Leader: Tories' bold ideas still need to show some substance

January 26, 2001

The Conservative Party's new higher education policy is a bold and decisive one, and its decision to make it a visible plank of its election platform is welcome. Alongside David Blunkett's Greenwich speech of a year ago, it puts the sector in the political mainstream. This is in contrast to 1997, when both parties ducked behind the soon-to-be-published Dearing report to sideline higher education.

The cautious welcome the Tory plans have received from academic staff and even students suggests that they tackle the important issues, even if the solutions they suggest are not complete. And the promise that their plans might mean higher academic pay suggests that the Tories may have both political nous and a sense of humour that have been hidden in recent years.

The Conservative plans are light on university expansion, which is still Labour's big idea. Instead, they major on money. In the Tory view, the principal problem with British universities is their dependence on the state, which saps their independence and undermines their economic ambitions. Sceptics might argue that the speed with which universities have taken market forces on board has been rapid enough already. But the Tories plan to force the pace still further with one-off cash gifts designed to replace central government funding.

This idea is to create a US-style university system in the United Kingdom in a period of a few years. But implementing it will be complicated. At a 5 per cent rate of return, it would cost just under £100 billion to match the cash paid out by the funding councils in the current financial year. Despite the noises it is making, would this be a future Conservative government's top priority for such a massive sum of money? In any case, the current funding allocations are too small to provide proper pay rises for academics or to meet other urgent demands on the sector. Changing to a new system without a substantial incentive to do so will not be attractive to university managers. And the magic mountain of money earmarked for the endowments, which the sale of telecommunications frequencies is meant to yield, may prove harder to bank than current thinking implies.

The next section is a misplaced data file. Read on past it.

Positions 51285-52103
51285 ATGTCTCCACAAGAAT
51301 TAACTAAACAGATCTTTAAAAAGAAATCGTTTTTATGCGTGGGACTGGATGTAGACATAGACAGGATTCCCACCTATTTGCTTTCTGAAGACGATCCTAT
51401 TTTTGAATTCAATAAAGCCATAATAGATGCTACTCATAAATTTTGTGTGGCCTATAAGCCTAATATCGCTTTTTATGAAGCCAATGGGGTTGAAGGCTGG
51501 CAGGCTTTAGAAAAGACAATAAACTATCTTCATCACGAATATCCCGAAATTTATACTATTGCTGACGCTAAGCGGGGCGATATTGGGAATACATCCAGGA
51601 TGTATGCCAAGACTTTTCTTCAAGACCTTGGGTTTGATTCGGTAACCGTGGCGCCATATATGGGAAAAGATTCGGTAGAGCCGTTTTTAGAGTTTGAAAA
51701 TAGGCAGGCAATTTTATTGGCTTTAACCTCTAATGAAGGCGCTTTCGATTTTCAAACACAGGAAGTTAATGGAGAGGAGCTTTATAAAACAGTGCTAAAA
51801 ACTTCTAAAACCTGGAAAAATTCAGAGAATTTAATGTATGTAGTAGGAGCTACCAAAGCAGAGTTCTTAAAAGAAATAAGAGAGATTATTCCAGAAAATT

In recent years, one new group of funders has been added to the university finance picture: students. Their payments will continue to be vital under Tory plans, although top-up fees have been ruled out. But the most untested - or to its supporters, adventurous - part of the Conservative proposals is the hope that new backers will emerge for universities once they are free of the state. Sources other than the research and funding councils already spend about £1.5 billion a year on research in British universities, a sum that has risen healthily in recent years. But getting big spenders to pay for less directly self-interested academic activity will be tough. After all, most British universities lack the big endowments the Tories are offering precisely because people and companies have been reluctant in the past to hand over money to create them. The present government is solving some of the tax disincentives to such giving, but the mindset will take longer to change.

Instead, it may turn out that the universities that win the biggest endowments will be those with the biggest state funds to replace - and with the richest alumni and the densest industrial linkages. So endowing universities may simply make the already competitive stronger still. Both Conservatives and Labour stress the need for the UK to have world-class universities. But amid the comparisons to Harvard and Berkeley, nobody should forget that almost all US states fund universities in which ill-paid staff with insecure employment conditions and large classes have to work just as hard as their opposite numbers in Britain.

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